“If I’m happy, I can lose weight.”
“If I lose weight, I’ll be happy.”
There’s scientific proof underpinning the first statement, and you can read the full article here.
But what about the second?
Browse through the success stories below to get a feel for how losing weight and building healthy habits can improve your mental wellbeing, from feeling happier to more confident.
For example, Penny was able to come off her antidepressants when she changed her eating habits, started running and discovered that exercising made her feel good.
Junaid is in a better place emotionally since joining WW, and Lucia went from feeling unhappy to more confident than ever. Read their stories below, then scroll down for the science.
What does the science say?
The evidence isn’t just anecdotal – the science also suggests that losing weight can improve your happiness. For example, a 2009 study by the Society for the Study of Ingestive Behaviour found that people with depression who lost weight saw an improvement in their symptoms of depression.1
However, a more recent study at University College London found that the effects of weight loss on mental health are less straightforward. While losing weight resulted in significant physical benefits, participants who lost 5% or more of their initial body weight over a four-year period were 52% more likely to report a depressed mood than those who stayed within 5% of their original weight.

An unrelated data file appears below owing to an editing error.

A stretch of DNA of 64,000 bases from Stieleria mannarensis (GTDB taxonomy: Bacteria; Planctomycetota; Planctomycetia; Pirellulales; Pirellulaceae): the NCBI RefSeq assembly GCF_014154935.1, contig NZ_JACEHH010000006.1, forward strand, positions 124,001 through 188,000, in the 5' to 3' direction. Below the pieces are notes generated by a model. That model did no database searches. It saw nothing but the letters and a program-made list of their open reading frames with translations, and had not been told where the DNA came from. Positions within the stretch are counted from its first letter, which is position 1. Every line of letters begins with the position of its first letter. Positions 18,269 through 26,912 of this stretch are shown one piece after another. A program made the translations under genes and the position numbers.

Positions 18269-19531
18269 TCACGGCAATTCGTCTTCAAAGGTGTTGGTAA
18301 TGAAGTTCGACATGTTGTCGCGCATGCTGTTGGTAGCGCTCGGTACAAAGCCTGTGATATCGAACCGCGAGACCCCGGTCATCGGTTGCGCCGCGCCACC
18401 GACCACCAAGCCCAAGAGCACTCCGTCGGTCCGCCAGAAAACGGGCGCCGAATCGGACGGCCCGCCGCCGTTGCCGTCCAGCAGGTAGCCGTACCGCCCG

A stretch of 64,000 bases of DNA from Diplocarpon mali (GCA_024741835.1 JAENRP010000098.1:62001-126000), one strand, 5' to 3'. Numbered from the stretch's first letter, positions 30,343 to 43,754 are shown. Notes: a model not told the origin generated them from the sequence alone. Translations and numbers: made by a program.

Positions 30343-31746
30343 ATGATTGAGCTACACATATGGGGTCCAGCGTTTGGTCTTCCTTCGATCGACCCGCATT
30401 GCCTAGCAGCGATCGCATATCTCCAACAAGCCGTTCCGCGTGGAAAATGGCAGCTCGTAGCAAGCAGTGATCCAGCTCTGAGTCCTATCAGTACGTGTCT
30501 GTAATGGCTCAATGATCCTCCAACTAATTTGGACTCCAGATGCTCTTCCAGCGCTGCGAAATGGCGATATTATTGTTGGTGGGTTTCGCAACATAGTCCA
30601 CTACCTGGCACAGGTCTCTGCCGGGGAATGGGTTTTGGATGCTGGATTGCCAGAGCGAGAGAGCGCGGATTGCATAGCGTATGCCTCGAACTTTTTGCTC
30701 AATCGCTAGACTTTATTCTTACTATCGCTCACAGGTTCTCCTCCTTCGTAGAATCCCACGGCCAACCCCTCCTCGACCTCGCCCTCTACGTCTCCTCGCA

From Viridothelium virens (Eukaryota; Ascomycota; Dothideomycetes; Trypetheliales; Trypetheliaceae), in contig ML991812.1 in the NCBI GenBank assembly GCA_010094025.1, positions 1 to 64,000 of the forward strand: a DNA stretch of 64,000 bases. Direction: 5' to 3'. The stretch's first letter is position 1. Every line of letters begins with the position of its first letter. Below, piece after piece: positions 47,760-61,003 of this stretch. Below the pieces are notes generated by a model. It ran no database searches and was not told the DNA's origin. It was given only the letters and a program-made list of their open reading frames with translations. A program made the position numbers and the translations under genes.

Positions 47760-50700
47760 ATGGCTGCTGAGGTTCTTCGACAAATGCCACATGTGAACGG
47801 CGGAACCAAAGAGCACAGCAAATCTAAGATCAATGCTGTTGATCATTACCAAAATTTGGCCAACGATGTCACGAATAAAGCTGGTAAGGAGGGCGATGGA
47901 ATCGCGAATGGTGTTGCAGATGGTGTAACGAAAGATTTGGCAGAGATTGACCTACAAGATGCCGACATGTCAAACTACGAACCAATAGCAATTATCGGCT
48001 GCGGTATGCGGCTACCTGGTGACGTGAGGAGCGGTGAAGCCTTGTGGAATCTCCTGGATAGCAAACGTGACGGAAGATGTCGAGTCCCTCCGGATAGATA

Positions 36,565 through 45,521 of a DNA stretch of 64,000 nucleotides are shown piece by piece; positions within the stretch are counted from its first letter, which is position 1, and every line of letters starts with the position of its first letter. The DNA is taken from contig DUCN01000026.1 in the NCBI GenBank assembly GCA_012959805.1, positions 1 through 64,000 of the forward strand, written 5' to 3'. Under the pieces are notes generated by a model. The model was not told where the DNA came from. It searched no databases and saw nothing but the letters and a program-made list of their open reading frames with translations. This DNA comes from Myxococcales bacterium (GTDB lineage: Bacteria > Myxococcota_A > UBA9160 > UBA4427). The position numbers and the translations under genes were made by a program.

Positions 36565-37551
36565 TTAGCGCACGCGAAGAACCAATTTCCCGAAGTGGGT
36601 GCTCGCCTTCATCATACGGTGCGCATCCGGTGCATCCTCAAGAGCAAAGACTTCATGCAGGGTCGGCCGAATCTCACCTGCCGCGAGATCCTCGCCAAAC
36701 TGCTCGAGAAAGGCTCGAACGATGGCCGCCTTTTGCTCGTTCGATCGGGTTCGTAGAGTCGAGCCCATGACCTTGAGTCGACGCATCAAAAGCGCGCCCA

While the study doesn’t prove that dieting causes depression, it does show that weight loss doesn’t necessarily improve mental health.
Dr. Sarah Jackson, lead author of the study, said: “We do not want to discourage anyone from trying to lose weight, which has tremendous physical benefits, but people should not expect weight loss to instantly improve all aspects of life.”
She added that the effect on mental health could stem from the stress of dieting, rather than a consequence of weight loss. “Resisting the ever-present temptations of unhealthy food in modern society takes a mental toll, as it requires considerable willpower and may involve missing out on some enjoyable activities. Anyone who has ever been on a diet would understand how this could affect wellbeing,” she said.2
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1. Faulconbridge, L, et al. (2009) Weight loss improves mood in depressed people. Society for the Study of Ingestive Behaviour.